Eric Holder, the man accused of killing Nipsey Hussle last year, has yet to stand trial for the brutal slaying of the beloved rap figure. And with yet another delay, it looks like it could be awhile before Holder sees the inside of a courtroom again.
According to New York Daily News, Holder — wearing a yellow jail shirt, blue pants and waist shackles — appeared in court on Tuesday (December 1) in Los Angeles where Judge Robert J. Perry announced it would be at least three months before his trial would begin.
“I really don’t how we can realistically expect to see this case go to trial anytime in the next 90 days or more,” Perry said. “Mr. Holder, I don’t know what to tell you except that the court system and this county are plagued by a sickness that we call the COVID virus, and the court system has been very much impacted.
“You have the right to a speedy trial. What counsel is suggesting is that we have you come back on the 21st of January and see where we are and try to have a trial within 30 days of the 21st, but you’ve heard my comments, I don’t think that’s going to happen.”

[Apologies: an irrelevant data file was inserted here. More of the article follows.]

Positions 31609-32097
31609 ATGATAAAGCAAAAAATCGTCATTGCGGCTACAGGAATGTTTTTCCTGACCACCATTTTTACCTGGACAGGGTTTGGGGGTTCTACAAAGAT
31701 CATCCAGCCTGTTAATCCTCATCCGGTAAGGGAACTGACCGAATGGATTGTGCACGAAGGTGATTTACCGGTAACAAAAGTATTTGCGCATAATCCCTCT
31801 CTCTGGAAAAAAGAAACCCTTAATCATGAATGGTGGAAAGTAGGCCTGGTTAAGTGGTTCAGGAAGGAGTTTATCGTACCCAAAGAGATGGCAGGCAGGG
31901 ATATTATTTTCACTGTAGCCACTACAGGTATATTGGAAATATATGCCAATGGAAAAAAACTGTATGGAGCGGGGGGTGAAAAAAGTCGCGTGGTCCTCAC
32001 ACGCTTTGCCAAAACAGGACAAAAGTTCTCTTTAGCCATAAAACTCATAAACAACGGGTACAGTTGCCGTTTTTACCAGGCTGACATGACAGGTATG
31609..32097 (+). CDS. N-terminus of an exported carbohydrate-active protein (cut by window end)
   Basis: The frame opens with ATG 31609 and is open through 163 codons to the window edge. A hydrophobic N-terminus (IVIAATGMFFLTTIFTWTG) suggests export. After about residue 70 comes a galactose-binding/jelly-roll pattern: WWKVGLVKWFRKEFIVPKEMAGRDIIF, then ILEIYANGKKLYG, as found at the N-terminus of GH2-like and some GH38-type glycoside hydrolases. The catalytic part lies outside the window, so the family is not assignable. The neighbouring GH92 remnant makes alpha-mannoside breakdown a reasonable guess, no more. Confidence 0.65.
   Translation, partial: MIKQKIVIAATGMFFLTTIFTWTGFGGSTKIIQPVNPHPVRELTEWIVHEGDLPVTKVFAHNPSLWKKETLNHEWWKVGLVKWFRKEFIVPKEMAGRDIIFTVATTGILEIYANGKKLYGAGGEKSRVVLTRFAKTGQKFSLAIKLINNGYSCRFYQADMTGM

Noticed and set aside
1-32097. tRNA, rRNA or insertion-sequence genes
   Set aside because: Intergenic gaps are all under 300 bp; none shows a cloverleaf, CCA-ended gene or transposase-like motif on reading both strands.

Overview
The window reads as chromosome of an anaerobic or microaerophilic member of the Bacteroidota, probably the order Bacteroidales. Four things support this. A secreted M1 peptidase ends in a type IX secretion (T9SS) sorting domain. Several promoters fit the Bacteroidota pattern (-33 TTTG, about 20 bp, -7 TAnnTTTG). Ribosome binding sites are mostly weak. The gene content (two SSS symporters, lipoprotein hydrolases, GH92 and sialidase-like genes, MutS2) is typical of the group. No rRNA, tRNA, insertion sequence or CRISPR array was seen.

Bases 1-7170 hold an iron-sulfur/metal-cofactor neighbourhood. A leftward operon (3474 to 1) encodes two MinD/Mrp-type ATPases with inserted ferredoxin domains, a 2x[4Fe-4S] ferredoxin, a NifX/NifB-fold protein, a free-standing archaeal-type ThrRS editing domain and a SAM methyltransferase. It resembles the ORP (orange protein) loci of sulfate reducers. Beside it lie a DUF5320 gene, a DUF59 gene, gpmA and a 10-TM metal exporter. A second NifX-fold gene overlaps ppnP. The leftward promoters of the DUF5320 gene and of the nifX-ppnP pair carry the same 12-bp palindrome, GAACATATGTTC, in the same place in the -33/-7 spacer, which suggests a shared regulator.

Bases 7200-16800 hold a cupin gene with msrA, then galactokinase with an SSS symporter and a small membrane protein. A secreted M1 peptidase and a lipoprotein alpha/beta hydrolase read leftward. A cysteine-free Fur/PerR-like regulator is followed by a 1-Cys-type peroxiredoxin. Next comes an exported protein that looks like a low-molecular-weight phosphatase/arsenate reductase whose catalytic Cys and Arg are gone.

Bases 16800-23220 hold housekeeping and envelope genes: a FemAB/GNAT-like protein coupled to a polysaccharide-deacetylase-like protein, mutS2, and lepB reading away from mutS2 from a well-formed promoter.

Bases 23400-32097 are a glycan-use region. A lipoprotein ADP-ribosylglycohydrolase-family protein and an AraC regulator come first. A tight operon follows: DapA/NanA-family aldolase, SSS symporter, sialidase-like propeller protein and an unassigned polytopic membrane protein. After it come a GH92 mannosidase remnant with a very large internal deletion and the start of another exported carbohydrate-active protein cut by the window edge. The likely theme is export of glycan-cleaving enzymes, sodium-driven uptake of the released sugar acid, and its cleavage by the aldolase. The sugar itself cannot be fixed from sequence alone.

When Perry asked if that was “OK” with Holder, he replied, “Yes sir.”
Neighborhood Nip was gunned down with a barrage of bullets on March 31, 2019 outside of the Marathon Clothing Store on Slauson Avenue in South Central Los Angeles. Gunshot wounds included a shot to his right chest, a shot to the abdomen near his navel which severed his spine, another wound to the right side of his back that penetrated into his chest and struck his lung, and another one to “the posterior top” of his scalp. He was later pronounced dead at a local hospital.
Holder was taken into custody two days later and has remained behind bars ever since.
Subsequently, a grand jury indicted Holder on one count of murder, two counts each of attempted murder and assault with a firearm and one count of possession of a firearm by a felon. In May 2019, the 30-year-old pleaded not guilty for a second time.
Transcripts obtained by the Daily News reveal witnesses at the scene said a discussion of “snitching” and “paperwork” preceded the fatal incident. Deputy District Attorney John McKinney told the grand jury the remarks led Holder to leave, return and then fire at least 10 rounds into Nip with both a semiautomatic handgun and a revolver.
If convicted, Holder faces life in prison.